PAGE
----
• Erin+cox,+mike+groth,+jim+longo,+niels+peter+thomas,+and+henning+schoenenberger+at+the+2019+frankfurt+book+fair

    Every year at the Frankfurt Book Fair, there is a buzzword or phrase that continues to pop up on panels, in articles, and in conversations and meetings. In the past, we have seen ‘big data’ and ‘blockchain’ dominate the headlines, but this year’s buzz word (or acronym) was ‘AI,’ as publishers, information professionals, service providers, and the media debated how this technology can be used in the industry.

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    Over the course of the last five years, AI, natural language processing (NLP), and machine learning (ML) have been much talked about, as well as trialed and tested, in the publishing industry. These technologies are often the focus of panel discussions at conferences such as this one, discussions that have illustrated how AI could be used for a variety of purposes: discovery, peer review, bestseller predictions, and, perhaps most importantly, improving publisher efficiency.

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    In recent years, Alt Text—a contextual description that conveys information on the appearance and function of an image or graphic in digital content—has become a hot topic for publishers. A common practice in education publishing where accessibility standards come in to play, there has been a wider awakening regarding the art and benefits of applying effective Alt Text for publishers and authors, particularly in the STM domain.  

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    In 2017 we published a white paper entitled Six Big Trends Reshaping K-12 Education Publishing which focused on some of the major developments driving innovation and change in the sector. The report homed in on issues such as changing legislation and standards, accessibility and demographic shifts, while also exploring how publishers are adapting to classroom and curricula trends such as OER (Open Educational Resource) and adaptive tech.

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    With the onset of digital publishing, researchers and publishers have had the opportunity not just to provide footnotes or a bibliography but to include links back to source material. By making that information more accessible, challenging or verifying research findings has become easier. But, linking alone is not enough as links can break and there is no uniform style or requirement which publishers must adhere to.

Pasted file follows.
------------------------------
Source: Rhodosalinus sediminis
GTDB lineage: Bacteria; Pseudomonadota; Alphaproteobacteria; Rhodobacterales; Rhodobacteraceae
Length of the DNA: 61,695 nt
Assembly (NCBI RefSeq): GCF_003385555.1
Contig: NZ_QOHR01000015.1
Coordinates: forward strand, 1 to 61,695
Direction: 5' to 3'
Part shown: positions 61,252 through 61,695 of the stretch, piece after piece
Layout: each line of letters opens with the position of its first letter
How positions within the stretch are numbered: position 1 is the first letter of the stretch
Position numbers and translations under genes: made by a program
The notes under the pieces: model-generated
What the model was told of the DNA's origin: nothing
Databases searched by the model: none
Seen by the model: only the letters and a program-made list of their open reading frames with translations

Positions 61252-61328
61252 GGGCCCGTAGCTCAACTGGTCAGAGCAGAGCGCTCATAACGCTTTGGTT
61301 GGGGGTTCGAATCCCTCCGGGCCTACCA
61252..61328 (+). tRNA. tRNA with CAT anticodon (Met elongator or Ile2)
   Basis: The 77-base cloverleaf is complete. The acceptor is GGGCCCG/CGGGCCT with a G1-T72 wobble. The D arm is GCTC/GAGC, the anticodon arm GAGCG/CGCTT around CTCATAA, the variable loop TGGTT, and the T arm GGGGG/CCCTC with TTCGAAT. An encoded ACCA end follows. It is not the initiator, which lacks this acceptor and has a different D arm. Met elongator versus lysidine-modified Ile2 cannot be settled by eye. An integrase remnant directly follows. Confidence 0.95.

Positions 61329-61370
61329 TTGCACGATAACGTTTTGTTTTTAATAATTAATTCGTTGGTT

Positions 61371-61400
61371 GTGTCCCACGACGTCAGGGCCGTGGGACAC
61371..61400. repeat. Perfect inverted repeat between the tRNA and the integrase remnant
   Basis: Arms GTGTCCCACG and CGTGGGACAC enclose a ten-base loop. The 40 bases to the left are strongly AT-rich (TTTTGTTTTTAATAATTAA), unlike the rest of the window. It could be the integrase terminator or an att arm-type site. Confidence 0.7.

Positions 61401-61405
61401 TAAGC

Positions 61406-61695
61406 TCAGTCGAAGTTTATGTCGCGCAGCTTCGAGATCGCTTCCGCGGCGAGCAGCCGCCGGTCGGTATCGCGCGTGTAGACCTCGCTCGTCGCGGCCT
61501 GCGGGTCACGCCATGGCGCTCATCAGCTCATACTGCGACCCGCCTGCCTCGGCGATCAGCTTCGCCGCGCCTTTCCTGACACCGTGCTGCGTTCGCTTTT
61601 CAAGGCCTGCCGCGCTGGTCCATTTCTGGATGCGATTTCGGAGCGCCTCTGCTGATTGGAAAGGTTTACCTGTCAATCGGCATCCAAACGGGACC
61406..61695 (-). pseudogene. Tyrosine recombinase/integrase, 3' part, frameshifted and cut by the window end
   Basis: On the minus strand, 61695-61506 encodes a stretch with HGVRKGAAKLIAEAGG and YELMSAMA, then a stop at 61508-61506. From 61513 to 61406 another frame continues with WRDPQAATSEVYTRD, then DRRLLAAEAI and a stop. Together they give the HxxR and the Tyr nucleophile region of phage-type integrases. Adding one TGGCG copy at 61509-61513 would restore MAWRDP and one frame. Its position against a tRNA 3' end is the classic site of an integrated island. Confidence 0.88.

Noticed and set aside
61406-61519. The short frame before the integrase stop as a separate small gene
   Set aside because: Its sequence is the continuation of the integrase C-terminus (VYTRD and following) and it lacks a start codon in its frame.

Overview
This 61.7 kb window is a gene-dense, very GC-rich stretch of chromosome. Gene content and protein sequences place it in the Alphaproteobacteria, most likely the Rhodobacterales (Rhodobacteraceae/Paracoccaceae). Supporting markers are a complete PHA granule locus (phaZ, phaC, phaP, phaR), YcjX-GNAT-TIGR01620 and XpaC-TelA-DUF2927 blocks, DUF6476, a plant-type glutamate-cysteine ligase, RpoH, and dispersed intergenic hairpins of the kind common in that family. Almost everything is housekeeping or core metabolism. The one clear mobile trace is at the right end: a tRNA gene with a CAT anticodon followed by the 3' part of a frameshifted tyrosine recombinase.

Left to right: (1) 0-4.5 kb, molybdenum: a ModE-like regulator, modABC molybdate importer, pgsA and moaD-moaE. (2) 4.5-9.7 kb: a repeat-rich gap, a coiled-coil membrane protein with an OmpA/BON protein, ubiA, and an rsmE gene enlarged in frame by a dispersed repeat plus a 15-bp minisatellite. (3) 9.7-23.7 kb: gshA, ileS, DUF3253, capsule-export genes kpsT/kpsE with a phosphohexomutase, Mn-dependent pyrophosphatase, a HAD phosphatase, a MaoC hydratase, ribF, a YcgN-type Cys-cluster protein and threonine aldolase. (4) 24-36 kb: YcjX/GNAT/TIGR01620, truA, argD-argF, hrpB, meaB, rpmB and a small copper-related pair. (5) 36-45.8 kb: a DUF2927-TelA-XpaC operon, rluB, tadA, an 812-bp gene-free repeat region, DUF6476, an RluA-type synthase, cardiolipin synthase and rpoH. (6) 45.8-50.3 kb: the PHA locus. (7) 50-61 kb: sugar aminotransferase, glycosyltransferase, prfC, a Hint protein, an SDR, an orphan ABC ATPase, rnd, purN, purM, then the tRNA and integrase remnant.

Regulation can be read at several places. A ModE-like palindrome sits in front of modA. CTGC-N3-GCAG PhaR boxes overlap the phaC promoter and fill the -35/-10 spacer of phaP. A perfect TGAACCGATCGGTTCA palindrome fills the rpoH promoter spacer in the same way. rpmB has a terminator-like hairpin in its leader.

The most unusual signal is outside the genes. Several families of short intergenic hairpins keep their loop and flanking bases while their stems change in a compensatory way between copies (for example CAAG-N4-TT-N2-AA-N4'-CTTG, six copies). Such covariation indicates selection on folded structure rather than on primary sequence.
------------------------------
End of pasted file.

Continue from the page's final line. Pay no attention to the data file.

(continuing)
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    In recent years, publishers have begun to utilize advances in artificial intelligence (AI) and machine learning to significantly change their businesses for the better. Though some innovations, such as using an algorithm to predict if a book will be a bestseller, have gotten more news coverage, AI and machine learning have been incredibly useful to publishers to help process user data to better understand the marketplace, to improve peer review, to help with workflow, and even to create new products. Here are some of the most notable current trends we have observed:

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    In recent years, the publishing industry has gone through a much-needed period of introspection with regard to how diversity and inclusivity are reflected, in both its workforce and output.

  • Webinar +how+ai+and+natural+language+processing+can+increase+the+speed+and+quality+of+publishing

    Recently we teamed up with Publishing Executive magazine to host an informative and enlightening webinar entitled “How Artificial Intelligence and Natural Language Processing Can Increase the Speed and Quality of Publishing”, which explored current use cases and future applications of AI and NLP.

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    For quite a few years, artificial intelligence seemed like just another buzzy term with vague implications on the publishing industry. But now, publishers are putting it into action. Through a range of applications, AI and natural language processing are being used by publishers to streamline workflows, produce higher-quality content, and improve the author experience.